Talk about a no-win situation: Steve Fairchild was hired to replace Sonny Lubick, arguably the most beloved coach in Colorado State University history, and the man for whom the university's football field in Fort Collins is named. But while Fairchild is a CSU alum, he's had tremendous experience at the highest levels, having served as an assistant for the Buffalo Bills and St. Louis Rams — and he called on every bit of it this past season. To put it mildly, the cupboard was bare when Fairchild took charge. Against all odds, however, the Rams won just enough games to merit an invite to the New Mexico Bowl, where they beat favored Fresno State. Just imagine what Fairchild will be able to do after a couple more recruiting classes.
Artist-designed lift tickets in Aspen aren't a new thing, but they are an enduring one. This is, in fact, the fourth year for the program, which is a collaboration between the edgy Aspen Art Museum and the folks who run the mountain, and it's usually accompanied by a full-blown museum exhibition by the assigned ticket designer that gives people something interesting to do when they're not on the slopes. Besides, the 2008-2009 text-based graphic ticket design by conceptual artist Jim Hodges, "Give More Than You Take," gives them something deeper to ponder as they ride up the hill for a schuss.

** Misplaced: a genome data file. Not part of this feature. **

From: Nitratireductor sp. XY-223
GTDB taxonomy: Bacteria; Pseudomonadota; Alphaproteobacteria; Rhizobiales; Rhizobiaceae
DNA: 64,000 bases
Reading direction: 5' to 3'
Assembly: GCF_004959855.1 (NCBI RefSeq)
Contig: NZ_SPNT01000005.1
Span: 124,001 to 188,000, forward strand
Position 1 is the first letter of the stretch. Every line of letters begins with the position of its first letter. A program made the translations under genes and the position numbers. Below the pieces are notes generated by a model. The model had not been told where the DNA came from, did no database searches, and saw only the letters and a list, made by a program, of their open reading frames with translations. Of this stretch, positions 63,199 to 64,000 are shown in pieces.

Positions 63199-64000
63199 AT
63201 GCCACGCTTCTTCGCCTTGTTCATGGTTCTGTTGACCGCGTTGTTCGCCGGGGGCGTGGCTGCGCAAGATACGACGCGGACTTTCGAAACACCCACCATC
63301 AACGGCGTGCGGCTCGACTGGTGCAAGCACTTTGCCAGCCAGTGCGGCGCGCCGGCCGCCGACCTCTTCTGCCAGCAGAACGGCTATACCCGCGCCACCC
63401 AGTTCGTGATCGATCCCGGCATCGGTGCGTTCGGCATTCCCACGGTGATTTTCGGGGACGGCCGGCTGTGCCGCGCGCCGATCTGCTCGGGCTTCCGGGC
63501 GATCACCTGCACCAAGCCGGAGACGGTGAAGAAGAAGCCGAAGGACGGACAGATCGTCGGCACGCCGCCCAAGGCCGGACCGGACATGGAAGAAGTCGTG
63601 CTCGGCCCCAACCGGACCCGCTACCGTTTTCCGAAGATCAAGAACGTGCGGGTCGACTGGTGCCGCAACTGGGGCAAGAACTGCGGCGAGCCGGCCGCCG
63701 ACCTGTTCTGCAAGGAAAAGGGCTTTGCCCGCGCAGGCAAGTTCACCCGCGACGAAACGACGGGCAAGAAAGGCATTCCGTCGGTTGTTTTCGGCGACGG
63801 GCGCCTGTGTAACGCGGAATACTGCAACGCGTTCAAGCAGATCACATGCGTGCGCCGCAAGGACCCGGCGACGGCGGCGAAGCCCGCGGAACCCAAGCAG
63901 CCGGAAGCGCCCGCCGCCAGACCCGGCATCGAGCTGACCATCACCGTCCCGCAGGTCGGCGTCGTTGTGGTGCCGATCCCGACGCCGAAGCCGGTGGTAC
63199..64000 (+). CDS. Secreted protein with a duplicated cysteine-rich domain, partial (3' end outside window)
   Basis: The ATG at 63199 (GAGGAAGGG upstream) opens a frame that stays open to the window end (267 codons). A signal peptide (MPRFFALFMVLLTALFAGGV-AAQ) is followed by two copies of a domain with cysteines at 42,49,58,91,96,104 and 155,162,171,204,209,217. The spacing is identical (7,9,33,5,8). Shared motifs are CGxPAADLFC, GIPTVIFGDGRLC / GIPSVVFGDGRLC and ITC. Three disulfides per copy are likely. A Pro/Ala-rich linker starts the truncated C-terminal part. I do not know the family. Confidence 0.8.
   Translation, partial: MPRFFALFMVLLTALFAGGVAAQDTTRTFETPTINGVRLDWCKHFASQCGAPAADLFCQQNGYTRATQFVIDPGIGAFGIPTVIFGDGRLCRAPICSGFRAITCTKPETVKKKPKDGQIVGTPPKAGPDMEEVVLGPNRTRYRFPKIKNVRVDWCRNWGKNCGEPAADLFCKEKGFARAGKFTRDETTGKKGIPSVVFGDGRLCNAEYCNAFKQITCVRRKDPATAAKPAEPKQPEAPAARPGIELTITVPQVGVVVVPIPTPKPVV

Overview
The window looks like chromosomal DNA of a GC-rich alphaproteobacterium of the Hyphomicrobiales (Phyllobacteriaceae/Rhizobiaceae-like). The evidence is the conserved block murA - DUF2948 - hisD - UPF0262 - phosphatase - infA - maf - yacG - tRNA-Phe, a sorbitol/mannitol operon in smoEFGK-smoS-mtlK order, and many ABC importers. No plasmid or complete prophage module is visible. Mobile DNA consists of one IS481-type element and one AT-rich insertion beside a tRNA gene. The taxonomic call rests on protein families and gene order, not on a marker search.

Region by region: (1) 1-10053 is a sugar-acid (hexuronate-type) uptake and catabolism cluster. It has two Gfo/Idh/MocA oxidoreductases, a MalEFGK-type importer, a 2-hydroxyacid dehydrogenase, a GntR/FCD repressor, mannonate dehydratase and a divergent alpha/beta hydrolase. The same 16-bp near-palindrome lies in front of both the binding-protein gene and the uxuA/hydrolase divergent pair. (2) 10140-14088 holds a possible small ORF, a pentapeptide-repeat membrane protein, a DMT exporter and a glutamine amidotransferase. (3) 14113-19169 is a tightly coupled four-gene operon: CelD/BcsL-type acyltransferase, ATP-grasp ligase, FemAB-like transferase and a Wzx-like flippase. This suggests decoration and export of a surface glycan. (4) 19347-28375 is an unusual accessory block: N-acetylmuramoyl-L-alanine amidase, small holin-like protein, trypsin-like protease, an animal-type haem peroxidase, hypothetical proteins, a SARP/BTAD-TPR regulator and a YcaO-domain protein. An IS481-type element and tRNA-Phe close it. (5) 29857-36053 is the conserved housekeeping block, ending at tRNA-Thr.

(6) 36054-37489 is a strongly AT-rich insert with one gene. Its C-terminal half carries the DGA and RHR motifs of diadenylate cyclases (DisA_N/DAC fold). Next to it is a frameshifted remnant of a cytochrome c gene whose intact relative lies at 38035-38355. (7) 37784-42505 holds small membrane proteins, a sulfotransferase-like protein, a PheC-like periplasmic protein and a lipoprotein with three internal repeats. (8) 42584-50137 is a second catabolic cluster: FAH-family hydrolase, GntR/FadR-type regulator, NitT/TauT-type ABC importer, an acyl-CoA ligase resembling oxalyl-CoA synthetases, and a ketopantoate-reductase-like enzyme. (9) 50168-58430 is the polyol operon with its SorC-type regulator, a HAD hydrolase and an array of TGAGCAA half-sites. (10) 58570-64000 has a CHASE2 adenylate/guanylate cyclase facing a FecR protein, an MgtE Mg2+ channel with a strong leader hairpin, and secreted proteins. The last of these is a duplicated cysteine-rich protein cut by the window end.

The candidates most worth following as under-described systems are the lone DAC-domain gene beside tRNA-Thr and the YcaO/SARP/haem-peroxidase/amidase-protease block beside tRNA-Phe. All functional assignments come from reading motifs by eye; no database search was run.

Expensive boot camps and pricey gyms are great for staying in shape. So are skiing, kayaking and cycling — if you can afford all the gear that goes along with those sports. But if you want a real workout — one that tasks even the fittest of the fit — try running, jumping or climbing the 69 rows at Red Rocks Amphitheatre, or the stairs next to them. The place is gorgeous, and free, and you'll find people just as crazy as you, sometimes in large, organized groups, there year-round on just about any day when there isn't a scheduled concert or event. Right now the city allows anyone or any group to use the stairs, as long as they are considerate of others and respect the quiet beauty of the place.